How are the still images saved onto the Pi? I assumed that there would be two copies of each picture, one high quality and one low quality. When we looked at our pictures from the flight we noticed that the picture couples aren't identical. Is this normal? Are they taken a few seconds apart? Another issue that we ran into on both of our flight units was that both of them stopped taking pictures shortly before they landed? Do you know why that might be? Our guess is that they might have stopped when the payloads landed because of the shock. Please let me know if you know why this might be. Thanks.
Hi Ben, The images are saved by taking one high res photo (about 2 seconds) and then changing the resolution and taking a second picture at a lower resolution. This is less than ideal but it is functional for our purposes. We did not find an easy way to take a high resolution, scale it and transmit it.
My best guess is the shock for your case. If the camera disconnects on impact while it is trying to take a picture, the system will drop the "camera" module software wise. To be honest, this is not an issue we've had in the past with our payloads. Can you describe your packaging for these systems? Any chance the battery power cycled or something regarding power on impact?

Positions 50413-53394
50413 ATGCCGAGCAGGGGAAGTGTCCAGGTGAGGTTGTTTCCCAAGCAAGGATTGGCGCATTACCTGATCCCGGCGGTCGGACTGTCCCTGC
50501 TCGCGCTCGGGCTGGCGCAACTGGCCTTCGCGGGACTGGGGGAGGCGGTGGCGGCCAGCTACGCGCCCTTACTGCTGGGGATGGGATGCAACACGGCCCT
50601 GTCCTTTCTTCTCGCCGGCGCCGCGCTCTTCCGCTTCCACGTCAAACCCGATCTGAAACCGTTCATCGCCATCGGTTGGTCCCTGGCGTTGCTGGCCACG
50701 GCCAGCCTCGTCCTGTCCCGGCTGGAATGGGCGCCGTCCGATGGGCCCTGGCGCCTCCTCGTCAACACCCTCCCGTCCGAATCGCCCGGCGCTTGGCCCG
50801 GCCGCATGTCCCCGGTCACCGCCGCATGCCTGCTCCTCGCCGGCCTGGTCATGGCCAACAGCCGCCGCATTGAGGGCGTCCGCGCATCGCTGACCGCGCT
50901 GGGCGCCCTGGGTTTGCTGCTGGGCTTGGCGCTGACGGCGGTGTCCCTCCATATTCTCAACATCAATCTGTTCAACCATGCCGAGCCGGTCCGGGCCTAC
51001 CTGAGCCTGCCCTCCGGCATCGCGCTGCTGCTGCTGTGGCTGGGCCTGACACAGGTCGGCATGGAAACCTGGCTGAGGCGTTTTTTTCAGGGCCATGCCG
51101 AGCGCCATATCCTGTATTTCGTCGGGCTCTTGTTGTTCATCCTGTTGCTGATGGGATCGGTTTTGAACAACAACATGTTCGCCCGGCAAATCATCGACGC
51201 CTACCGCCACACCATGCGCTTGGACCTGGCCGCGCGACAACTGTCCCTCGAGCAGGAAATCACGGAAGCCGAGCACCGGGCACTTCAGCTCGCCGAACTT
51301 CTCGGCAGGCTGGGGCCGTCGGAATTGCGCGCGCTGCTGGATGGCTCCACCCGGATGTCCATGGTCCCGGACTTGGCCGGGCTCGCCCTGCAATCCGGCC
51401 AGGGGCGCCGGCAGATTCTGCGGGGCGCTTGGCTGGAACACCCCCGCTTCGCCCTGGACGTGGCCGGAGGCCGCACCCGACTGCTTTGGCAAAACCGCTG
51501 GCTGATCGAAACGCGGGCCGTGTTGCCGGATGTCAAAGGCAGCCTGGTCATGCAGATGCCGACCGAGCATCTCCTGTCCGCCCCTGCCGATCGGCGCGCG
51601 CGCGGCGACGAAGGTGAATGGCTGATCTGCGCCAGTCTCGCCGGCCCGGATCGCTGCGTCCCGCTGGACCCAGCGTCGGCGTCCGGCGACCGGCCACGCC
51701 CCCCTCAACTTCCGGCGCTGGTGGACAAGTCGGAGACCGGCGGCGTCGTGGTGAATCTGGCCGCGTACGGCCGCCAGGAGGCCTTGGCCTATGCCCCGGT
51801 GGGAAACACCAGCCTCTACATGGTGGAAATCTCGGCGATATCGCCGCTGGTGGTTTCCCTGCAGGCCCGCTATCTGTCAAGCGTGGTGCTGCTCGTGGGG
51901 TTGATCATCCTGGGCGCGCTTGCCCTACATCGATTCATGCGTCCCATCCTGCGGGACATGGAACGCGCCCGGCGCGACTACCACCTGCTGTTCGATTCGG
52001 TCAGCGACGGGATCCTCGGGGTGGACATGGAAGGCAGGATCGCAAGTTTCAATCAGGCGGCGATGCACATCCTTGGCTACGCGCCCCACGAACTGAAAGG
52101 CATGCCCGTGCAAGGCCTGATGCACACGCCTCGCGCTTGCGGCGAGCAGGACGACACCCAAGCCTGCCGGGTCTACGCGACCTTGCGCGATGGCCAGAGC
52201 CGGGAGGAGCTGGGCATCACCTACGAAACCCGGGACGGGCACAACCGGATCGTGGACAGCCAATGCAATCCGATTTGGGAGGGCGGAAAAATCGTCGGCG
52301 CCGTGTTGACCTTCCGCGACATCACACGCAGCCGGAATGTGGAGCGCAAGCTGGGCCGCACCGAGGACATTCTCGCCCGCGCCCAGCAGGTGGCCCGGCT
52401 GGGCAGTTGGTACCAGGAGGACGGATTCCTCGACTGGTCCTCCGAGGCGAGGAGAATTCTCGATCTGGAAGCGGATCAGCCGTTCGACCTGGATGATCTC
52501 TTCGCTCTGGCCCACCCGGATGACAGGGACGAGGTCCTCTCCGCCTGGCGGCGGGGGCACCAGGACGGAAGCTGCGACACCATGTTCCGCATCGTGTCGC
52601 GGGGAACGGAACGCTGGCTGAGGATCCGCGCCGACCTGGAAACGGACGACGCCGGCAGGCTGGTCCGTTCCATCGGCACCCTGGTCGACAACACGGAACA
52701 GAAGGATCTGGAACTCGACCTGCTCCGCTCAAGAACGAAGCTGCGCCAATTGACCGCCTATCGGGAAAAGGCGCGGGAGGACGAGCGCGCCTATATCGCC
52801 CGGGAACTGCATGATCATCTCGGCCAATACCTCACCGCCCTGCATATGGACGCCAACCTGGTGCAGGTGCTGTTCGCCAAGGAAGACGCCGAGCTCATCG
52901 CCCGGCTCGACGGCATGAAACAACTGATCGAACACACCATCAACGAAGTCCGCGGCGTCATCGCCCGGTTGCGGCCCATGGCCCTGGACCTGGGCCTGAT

Just expand on Dylan's reply: The high and low resolution photos are just under 1 second apart, to make them the "same" image is not worth the overhead required of the pi to post process a high res picture to a lower resolution. It was never meant to be the same picture. Even if the power cycled when hitting the ground it would still create a new folder with a more recent time stamp for the file name and continue taking pictures once the power was restored. If it where a power cycle you would still have pictures while on the ground. My guess is that the SD card came loose when hitting the ground. Can't say for sure since I have not run into this yet and would be curious to find out what it is if not the SD card coming loose.
Post by David MSGC on Sept 8, 2016 14:29:44 GMT -7
I looked at our time stamps of our last flight and there was a 20 - 30 millisecond difference between the two pictures but the imagemagick looks interesting. In the beginning the goal was to send a picture from the payload to the ground, which is more feasible with a lower resolution picture. The "higher" resolution picture was added with the idea of "we are already up there with a camera that is not very busy, why not take more pictures."